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Jack Nicklaus not concerned about prospect of record low score at Open

Jack Nicklaus is not concerned about the possibility of record low scores during the 150th Open at St Andrews (Jane Barlow/PA)
Jack Nicklaus is not concerned about the possibility of record low scores during the 150th Open at St Andrews (Jane Barlow/PA)

Three-time Open champion Jack Nicklaus insists he has no concerns about the Old Course yielding a record low score this week.

Branden Grace created history when he became the first man to shoot 62 in a major during the 2017 Open at Royal Birkdale, while Ross Fisher holds the course record at St Andrews after a 61 in the Dunhill Links three months later.

If a lack of wind leaves the Old Course vulnerable to similar scoring Colin Montgomerie is among those to fear a sub-60 score could be possible, telling Golf Monthly recently: “It doesn’t deserve to have a 59 on it.”

Branden Grace
South Africa’s Branden Grace celebrates after recording the first 62 in men’s major championship history on day three of the 2017 Open at Royal Birkdale (Peter Byrne/PA)

However, Nicklaus had a completely different response when asked about the chances of that happening during the 150th Open this week.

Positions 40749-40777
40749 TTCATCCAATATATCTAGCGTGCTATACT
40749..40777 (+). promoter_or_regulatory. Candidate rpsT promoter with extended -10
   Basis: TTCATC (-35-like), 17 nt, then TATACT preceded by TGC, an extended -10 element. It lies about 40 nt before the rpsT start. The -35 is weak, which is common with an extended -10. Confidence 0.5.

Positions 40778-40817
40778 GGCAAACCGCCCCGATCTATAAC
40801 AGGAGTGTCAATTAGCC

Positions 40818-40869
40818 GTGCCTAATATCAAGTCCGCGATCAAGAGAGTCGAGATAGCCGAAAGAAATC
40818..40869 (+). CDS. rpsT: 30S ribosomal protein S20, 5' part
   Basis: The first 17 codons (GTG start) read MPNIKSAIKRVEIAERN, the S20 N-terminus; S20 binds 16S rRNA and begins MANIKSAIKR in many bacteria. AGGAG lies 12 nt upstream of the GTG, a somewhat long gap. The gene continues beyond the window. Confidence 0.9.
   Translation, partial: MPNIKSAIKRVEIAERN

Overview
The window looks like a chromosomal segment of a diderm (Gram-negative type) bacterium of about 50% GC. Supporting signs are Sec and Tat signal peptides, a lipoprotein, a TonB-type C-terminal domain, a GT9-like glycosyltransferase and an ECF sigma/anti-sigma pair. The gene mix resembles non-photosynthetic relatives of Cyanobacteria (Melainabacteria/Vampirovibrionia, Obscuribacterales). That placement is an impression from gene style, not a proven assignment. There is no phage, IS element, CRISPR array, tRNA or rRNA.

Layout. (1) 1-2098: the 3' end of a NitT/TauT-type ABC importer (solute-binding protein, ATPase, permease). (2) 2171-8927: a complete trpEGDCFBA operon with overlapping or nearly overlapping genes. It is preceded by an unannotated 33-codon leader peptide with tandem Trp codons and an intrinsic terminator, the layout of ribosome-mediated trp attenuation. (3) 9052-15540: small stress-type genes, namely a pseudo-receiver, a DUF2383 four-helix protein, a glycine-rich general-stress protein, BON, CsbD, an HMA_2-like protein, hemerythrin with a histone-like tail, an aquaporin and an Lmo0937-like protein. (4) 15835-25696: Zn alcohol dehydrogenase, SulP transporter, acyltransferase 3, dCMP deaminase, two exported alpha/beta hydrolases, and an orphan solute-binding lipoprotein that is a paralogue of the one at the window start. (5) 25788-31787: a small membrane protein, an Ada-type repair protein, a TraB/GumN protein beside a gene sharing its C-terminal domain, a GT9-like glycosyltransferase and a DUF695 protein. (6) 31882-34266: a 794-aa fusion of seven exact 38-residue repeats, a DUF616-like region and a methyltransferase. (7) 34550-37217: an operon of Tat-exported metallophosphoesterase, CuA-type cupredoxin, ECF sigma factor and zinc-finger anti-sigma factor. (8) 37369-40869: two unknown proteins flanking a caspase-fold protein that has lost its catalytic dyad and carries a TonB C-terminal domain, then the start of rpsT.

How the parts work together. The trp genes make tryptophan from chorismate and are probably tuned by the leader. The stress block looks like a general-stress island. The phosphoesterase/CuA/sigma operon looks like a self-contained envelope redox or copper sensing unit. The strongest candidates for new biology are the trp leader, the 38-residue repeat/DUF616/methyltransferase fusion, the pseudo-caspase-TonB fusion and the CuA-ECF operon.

“So what?” the 18-time major winner said. “That’s sort of the way I look at it.

“They’re shooting low now compared to what they shot 100 years ago. But times change and golfers get better, equipment gets better, conditions get better.

“But I don’t think it really makes a whole lot of difference, frankly. It’s St Andrews and it is what it is, and it will produce a good champion. It always has. That’s the way I look at it.”

Jack Nicklaus
Jack Nicklaus stands on the Swilcan Bridge in his final competitive Open appearance in 2005 (Andrew Milligan/PA)

Nicklaus last played in the Open at St Andrews in 2005, but has returned this week to be made an honorary citizen of the town on Tuesday.

“As many of you might know, I declined to come back the last couple of times because I made my farewell in 2005 and I didn’t want to come back and dilute that for what it was. It was fantastic then,” the 82-year-old added.

“But when I got the invitation this time to be an honorary citizen of St Andrews and to follow Bobby Jones and Benjamin Franklin, I’ve got to come back. It’s pretty special. I’m sure it will be a very humbling experience.”

Nicklaus refused to be drawn on the R&A’s decision not to invite two-time Open winner Greg Norman to compete in Monday’s Celebration of Champions or attend the Champions’ Dinner.

Norman is the CEO of LIV Golf and he and Nicklaus have clashed over claims that Nicklaus originally approved of the Saudi-backed circuit before later saying he had turned down an opportunity to be involved.

“Let me just sum this up with a couple of words,” Nicklaus said. “First of all, Greg Norman is an icon in the game of golf. He’s a great player.

“We’ve been friends for a long time, and regardless of what happens, he’s going to remain a friend. Unfortunately, he and I just don’t see eye to eye on what’s going on. I’ll basically leave it at that.”